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This Critical Debate is part of a Debate Comparison:

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30-60 minutes
  • Constitution
  • Religious Liberty
  • Supreme Court
  • 9-12
  • College/University

Can a religious group proselytize and criticize another religion when seeking new followers?

On a Sunday in April in 1938, Jehovah’s Witnesses Newton Cantwell and his sons, Jesse and Russell, travel to a largely Catholic neighborhood in New Haven, Conn. They bring pamphlets, books and portable record players to spread the word about their religion.

A group of men on the street agree to listen to one of the records. In the recording, the leader of the Jehovah’s Witnesses harshly criticizes Roman Catholicism. He calls the Catholic Church an “instrument of Satan” and says that it “robs the people of their money and destroys their peace of mind and freedom of action.” The listeners, who are Catholic, are offended. They tell the Cantwells to go away, and they later testify that they might have punched the Cantwells if the police had not arrived.

The Cantwells are arrested and charged with violating a local law that requires a permit to solicit for religious causes and with causing a breach of the peace by offending their listeners and provoking an angry response. This street-corner confrontation sparks a lawsuit that rises all the way to the Supreme Court.

Take the role of a historical figure below and find evidence to argue your case.

  1. Jehovah's Witnesses Attorney Hayden Covington
    Hayden Covington was the main legal counsel for the Jehovah's Witnesses from 1939 to 1963. The first major case he worked on was Minersville School District v. Gobitis.
    Watch Tower Bible and Tract Society of Pennsylvania

    Hayden Covington, lawyer representing the Cantwells

    The First Amendment allows the Cantwells to share all of their beliefs, including their distrust of Roman Catholicism. Those who are not interested do not have to stop and listen, and they can walk away at any time.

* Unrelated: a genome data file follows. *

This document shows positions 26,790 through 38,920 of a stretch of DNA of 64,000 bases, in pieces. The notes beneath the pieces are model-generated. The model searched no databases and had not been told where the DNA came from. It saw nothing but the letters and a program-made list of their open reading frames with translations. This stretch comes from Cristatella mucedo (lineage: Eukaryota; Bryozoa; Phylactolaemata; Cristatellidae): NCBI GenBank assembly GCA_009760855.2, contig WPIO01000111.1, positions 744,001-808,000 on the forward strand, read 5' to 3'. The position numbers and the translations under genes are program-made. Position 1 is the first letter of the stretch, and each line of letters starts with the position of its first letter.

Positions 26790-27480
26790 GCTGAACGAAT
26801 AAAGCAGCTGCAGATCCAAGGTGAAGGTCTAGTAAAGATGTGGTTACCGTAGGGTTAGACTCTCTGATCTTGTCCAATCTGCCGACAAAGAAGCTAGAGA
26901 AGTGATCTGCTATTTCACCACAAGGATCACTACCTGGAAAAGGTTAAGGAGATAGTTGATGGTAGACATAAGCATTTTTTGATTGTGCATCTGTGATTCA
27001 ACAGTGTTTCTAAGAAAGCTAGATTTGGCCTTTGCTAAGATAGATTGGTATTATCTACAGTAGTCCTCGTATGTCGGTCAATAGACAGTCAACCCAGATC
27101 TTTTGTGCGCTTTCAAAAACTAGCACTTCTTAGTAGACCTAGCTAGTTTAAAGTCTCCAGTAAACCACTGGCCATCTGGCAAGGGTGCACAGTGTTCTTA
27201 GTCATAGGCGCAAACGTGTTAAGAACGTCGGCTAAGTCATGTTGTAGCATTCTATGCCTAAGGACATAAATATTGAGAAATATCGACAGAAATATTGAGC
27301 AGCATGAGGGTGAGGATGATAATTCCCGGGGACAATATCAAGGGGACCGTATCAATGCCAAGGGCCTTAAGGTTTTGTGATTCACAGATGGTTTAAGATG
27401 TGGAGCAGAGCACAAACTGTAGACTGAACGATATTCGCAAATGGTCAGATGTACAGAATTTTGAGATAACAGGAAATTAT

2. Men listening to the Cantwell record

    Jehovah’s Witnesses such as the Cantwells should not be allowed to broadcast a message that accuses another religion of being evil. The message is insulting and should never have been brought into our neighborhood. They are lucky we didn’t respond violently to their attack on our faith.

  3. Connecticut Attroney Francis A. Pallotti
    This photograph shows Francis A. Pallotti in 1918.
    Courtesy Connecticut Digital Archives Collection

    Francis Pallotti, lawyer representing the state of Connecticut

    The controversial messages that the Cantwells shared on the streets of New Haven have the potential to cause conflicts between our citizens, possibly even sparking violent confrontations. It is our duty as a state to keep the peace, and therefore we must regulate the types of messages being shared on our streets.

    "No person shall solicit money, services, subscriptions or any valuable thing for any alleged religious, charitable or philanthropic cause … unless such cause shall have been approved by the secretary of the public welfare council."

    — Text from the Connecticut statute requiring a license for religious solicitation
  4. Supreme Court Justice Owen Roberts
    Justice Owen Roberts served on the Supreme Court from 1930 to 1945.

    Supreme Court Justice Owen Roberts

    Although the Cantwells’s message was offensive to some individuals, it did not cause any actual harm, and these types of conflicts of beliefs will always arise in our diverse nation. States as well as the federal government have a duty to uphold the First Amendment by limiting their regulation of religious freedom to the bare minimum.

    "The people of this nation have ordained ... that, in spite of the probability of excesses and abuses, these liberties are, in the long view, essential to enlightened opinion and right conduct on the part of the citizens of a democracy.”

    — Opinion in Cantwell v. Connecticut

  • People disagree on many issues. Should groups be prohibited from publicly sharing information others dislike?
  • Did the Cantwells harm those hearing their message? Did they harm Roman Catholicism? Can speech cause harm?
  • Were the Catholic residents forced to listen to the Cantwells's message?
  • What does it mean to disturb the peace? Can sharing your beliefs, if offensive to some, disturb the peace?
  • How are beliefs different than actions? Can one’s actions prevent them from publicly sharing their beliefs?

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